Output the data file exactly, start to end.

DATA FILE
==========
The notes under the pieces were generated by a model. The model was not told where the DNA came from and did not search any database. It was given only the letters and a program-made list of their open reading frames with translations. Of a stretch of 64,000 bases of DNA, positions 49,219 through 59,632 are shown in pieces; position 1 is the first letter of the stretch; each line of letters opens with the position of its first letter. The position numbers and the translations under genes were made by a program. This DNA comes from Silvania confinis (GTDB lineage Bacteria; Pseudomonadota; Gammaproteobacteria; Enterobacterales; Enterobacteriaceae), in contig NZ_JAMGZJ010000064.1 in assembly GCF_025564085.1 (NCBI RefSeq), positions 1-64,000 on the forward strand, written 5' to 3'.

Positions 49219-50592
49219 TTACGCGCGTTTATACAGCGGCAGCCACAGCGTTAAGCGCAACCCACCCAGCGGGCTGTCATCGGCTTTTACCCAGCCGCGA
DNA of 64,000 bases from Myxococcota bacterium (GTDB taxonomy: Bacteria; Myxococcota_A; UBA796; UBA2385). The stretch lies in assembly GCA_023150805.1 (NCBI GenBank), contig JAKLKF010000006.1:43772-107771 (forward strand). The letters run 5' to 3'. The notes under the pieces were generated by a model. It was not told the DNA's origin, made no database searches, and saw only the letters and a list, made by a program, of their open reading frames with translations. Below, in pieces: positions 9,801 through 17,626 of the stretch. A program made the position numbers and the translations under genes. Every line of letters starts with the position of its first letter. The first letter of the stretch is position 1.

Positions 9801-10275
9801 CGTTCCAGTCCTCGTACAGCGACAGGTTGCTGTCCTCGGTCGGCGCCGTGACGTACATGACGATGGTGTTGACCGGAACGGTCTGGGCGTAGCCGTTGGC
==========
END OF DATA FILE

The notes under the pieces were generated by a model. The model was not told where the DNA came from and did not search any database. It was given only the letters and a program-made list of their open reading frames with translations. Of a stretch of 64,000 bases of DNA, positions 49,219 through 59,632 are shown in pieces; position 1 is the first letter of the stretch; each line of letters opens with the position of its first letter. The position numbers and the translations under genes were made by a program. This DNA comes from Silvania confinis (GTDB lineage Bacteria; Pseudomonadota; Gammaproteobacteria; Enterobacterales; Enterobacteriaceae), in contig NZ_JAMGZJ010000064.1 in assembly GCF_025564085.1 (NCBI RefSeq), positions 1-64,000 on the forward strand, written 5' to 3'.

Positions 49219-50592
49219 TTACGCGCGTTTATACAGCGGCAGCCACAGCGTTAAGCGCAACCCACCCAGCGGGCTGTCATCGGCTTTTACCCAGCCGCGA
DNA of 64,000 bases from Myxococcota bacterium (GTDB taxonomy: Bacteria; Myxococcota_A; UBA796; UBA2385). The stretch lies in assembly GCA_023150805.1 (NCBI GenBank), contig JAKLKF010000006.1:43772-107771 (forward strand). The letters run 5' to 3'. The notes under the pieces were generated by a model. It was not told the DNA's origin, made no database searches, and saw only the letters and a list, made by a program, of their open reading frames with translations. Below, in pieces: positions 9,801 through 17,626 of the stretch. A program made the position numbers and the translations under genes. Every line of letters starts with the position of its first letter. The first letter of the stretch is position 1.

Positions 9801-10275
9801 CGTTCCAGTCCTCGTACAGCGACAGGTTGCTGTCCTCGGTCGGCGCCGTGACGTACATGACGATGGTGTTGACCGGAACGGTCTGGGCGTAGCCGTTGGC